By this operation, the slag contained is removed. It may be achieved by forging the balls under a power hammer or by passing the balls through squeezing machine. In case of power hammer, the balls are placed on an anvil and a falling hammer forges them. A squeezing machine consists of two cylinders, which are placed one inside the other. The smaller cylinder has corrugations on its outer surface and the larger cylinder has corrugations on its inner surface. The balls are placed in between the cylinders and then the inner cylinder is rotated.
Shingling also helps in binding or welding the particles of puddle balls. The material obtained at the end of shingling is known as bloom and it is still in red-hot condition.
The bloom is passed through grooved rollers and flat bars of sizes such as about 4 m × 10 cm × 25 mm are obtained. These bars wrought iron of poor quality called muck bar. To improve the quality of wrought iron, these bars are tied together by wires, a process known as fagotting and they are heated and rolled again. This process may be repeated several times to get wrought iron of desired quality.
This process of manufacturing wrought iron was developed by James Aston of the United States in 1925. This process is wholly mechanical and by this process, wrought iron can be manufactured quickly and economically. It is carried out as follows:
(1) Molten steel from bessemer converter is poured into cooler liquid slag. Temperature of molten steel is about 1500°C and that of liquid slag is about 1200°C.
(2) Molten steel contains large amounts of dissolved gases. These gases are liberated when it strikes the slag.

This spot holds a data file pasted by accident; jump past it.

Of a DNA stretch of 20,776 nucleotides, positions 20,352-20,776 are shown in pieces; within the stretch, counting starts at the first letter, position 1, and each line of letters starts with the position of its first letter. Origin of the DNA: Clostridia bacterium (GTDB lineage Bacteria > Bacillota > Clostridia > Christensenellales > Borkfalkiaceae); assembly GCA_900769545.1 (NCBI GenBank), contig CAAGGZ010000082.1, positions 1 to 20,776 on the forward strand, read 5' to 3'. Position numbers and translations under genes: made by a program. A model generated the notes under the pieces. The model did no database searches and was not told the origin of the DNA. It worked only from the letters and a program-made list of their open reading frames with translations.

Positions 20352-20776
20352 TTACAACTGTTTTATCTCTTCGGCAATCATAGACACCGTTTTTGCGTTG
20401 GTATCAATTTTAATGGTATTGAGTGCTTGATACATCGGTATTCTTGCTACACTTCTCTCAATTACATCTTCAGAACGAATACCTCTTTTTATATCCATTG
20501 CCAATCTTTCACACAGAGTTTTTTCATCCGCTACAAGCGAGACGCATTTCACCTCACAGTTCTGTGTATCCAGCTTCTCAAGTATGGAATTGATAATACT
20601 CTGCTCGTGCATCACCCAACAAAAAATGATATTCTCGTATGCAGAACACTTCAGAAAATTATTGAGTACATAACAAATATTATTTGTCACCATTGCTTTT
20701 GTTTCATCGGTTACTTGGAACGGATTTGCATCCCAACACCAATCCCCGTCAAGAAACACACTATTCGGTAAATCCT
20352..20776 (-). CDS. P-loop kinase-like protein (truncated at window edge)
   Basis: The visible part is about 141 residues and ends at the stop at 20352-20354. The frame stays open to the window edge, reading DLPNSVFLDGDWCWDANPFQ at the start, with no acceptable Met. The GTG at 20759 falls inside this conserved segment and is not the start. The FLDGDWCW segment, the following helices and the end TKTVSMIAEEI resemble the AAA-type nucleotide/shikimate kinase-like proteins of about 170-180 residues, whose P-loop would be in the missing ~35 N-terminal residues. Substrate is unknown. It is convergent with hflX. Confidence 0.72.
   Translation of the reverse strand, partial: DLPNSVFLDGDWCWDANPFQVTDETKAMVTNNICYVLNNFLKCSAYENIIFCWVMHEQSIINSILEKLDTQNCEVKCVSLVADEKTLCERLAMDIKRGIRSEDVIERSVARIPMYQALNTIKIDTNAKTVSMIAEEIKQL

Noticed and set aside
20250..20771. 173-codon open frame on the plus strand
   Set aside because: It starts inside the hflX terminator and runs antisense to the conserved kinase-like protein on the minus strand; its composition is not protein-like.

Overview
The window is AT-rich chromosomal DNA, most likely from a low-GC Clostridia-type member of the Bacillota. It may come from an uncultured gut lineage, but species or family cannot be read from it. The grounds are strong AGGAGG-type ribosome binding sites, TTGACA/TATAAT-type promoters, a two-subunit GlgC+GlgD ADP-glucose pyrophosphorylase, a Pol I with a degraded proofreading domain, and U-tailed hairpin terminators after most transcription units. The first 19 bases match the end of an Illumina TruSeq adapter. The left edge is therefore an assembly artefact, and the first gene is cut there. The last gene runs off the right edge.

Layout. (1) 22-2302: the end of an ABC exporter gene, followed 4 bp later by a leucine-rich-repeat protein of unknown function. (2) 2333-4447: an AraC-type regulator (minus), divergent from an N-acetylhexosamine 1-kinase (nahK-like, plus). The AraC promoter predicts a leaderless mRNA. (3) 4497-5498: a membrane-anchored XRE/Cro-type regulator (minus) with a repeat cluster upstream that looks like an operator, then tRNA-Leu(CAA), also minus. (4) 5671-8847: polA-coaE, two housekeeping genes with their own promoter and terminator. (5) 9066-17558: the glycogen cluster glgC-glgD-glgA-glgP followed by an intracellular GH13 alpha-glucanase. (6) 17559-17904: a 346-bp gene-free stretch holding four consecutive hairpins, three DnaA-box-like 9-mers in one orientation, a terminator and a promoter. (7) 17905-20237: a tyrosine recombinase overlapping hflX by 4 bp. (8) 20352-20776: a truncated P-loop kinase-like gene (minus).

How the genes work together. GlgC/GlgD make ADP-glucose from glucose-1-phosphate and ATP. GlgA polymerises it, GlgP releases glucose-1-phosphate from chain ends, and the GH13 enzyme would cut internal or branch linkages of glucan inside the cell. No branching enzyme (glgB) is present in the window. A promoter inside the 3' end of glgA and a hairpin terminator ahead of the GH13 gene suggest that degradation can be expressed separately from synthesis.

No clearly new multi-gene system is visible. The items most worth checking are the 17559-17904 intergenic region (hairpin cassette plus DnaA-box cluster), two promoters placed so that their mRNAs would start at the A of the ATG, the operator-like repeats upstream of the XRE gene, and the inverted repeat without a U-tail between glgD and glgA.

(3) Molten steel freezes and it results in a spongy mass having a temperature of about 1370°C.
(4) This spongy mass is then given the treatmant of shingling and rolling as described above.
Following are the properties of wrought iron:
#It becomes soft at white heat and it can be easily forged and welded.
#It can be used to form temporary magnets, but cannot be magnetized permanently.
#It fuses with difficulty. It cannot, therefore, be adopted for making castings.
#It is ductile, malleable and tough.
#It is moderately elastic.
#It is unaffected by saline water.
#It resists corrosion in a better way.
#Its fresh fracture shows clear bluish colour with a high silky luster and fibrous appearance.
#Its melting point is about 1500°C.
#Its specific gravity is about 7.8.
#Its ultimate compressive strength is about 2000 kg/cm.
#Its ultimate tensile strength is about 4000kg/cm.
Wrought iron is defective in quality if it is either 'coldshort' or 'redshort':
Coldshort wrought iron
Coldshort wrought iron is very brittle when it is cold. It cracks, if bent. It may, however, be worked at high temperature. This defect occurs when phosphorus is present in excess quantity. Historically, coldshort iron was considered good enough for nails
Redshort wrought iron
Redshort wrought iron possesses sufficient tenacity when cold. But it cracks when bent or finished at a red heat. It is, therefore, useless for welding or forging; indeed for almost any purpose. This defect occurs when sulphur is present in excess quantity.
Wrought iron has been replaced to a very great extent by mild steel. It is, therefore, hardly produced at all today. It was used where a tough material is required. Wrought iron, at present, is used for rivets, chains, ornamental iron work, railway couplings, water and steam pipes, raw material for manufacturing of steel, bolts and nuts, horse shoe bars, handrails, straps for timber roof trusses, boiler tubes, roofing sheets, etc.